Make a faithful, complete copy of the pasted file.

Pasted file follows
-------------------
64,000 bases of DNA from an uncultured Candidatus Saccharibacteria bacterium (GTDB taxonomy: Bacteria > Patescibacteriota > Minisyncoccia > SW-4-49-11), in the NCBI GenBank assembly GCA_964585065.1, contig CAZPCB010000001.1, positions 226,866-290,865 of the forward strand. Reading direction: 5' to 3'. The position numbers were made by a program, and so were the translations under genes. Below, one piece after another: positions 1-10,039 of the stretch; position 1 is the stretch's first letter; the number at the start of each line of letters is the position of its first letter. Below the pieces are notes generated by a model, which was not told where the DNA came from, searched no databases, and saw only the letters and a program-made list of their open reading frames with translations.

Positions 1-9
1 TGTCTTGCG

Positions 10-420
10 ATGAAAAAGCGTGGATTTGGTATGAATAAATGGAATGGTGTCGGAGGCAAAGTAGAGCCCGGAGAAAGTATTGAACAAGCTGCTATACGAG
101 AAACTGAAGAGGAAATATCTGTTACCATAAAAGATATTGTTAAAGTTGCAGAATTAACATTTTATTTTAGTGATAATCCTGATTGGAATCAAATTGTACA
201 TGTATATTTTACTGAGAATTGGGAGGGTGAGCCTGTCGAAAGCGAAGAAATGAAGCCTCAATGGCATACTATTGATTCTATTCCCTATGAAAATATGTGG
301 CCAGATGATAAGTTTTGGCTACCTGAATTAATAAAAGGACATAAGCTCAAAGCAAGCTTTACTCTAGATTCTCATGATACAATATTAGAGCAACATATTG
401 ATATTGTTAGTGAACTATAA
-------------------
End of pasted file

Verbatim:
64,000 bases of DNA from an uncultured Candidatus Saccharibacteria bacterium (GTDB taxonomy: Bacteria > Patescibacteriota > Minisyncoccia > SW-4-49-11), in the NCBI GenBank assembly GCA_964585065.1, contig CAZPCB010000001.1, positions 226,866-290,865 of the forward strand. Reading direction: 5' to 3'. The position numbers were made by a program, and so were the translations under genes. Below, one piece after another: positions 1-10,039 of the stretch; position 1 is the stretch's first letter; the number at the start of each line of letters is the position of its first letter. Below the pieces are notes generated by a model, which was not told where the DNA came from, searched no databases, and saw only the letters and a program-made list of their open reading frames with translations.

Positions 1-9
1 TGTCTTGCG

Positions 10-420
10 ATGAAAAAGCGTGGATTTGGTATGAATAAATGGAATGGTGTCGGAGGCAAAGTAGAGCCCGGAGAAAGTATTGAACAAGCTGCTATACGAG
101 AAACTGAAGAGGAAATATCTGTTACCATAAAAGATATTGTTAAAGTTGCAGAATTAACATTTTATTTTAGTGATAATCCTGATTGGAATCAAATTGTACA
201 TGTATATTTTACTGAGAATTGGGAGGGTGAGCCTGTCGAAAGCGAAGAAATGAAGCCTCAATGGCATACTATTGATTCTATTCCCTATGAAAATATGTGG
301 CCAGATGATAAGTTTTGGCTACCTGAATTAATAAAAGGACATAAGCTCAAAGCAAGCTTTACTCTAGATTCTCATGATACAATATTAGAGCAACATATTG
401 ATATTGTTAGTGAACTATAA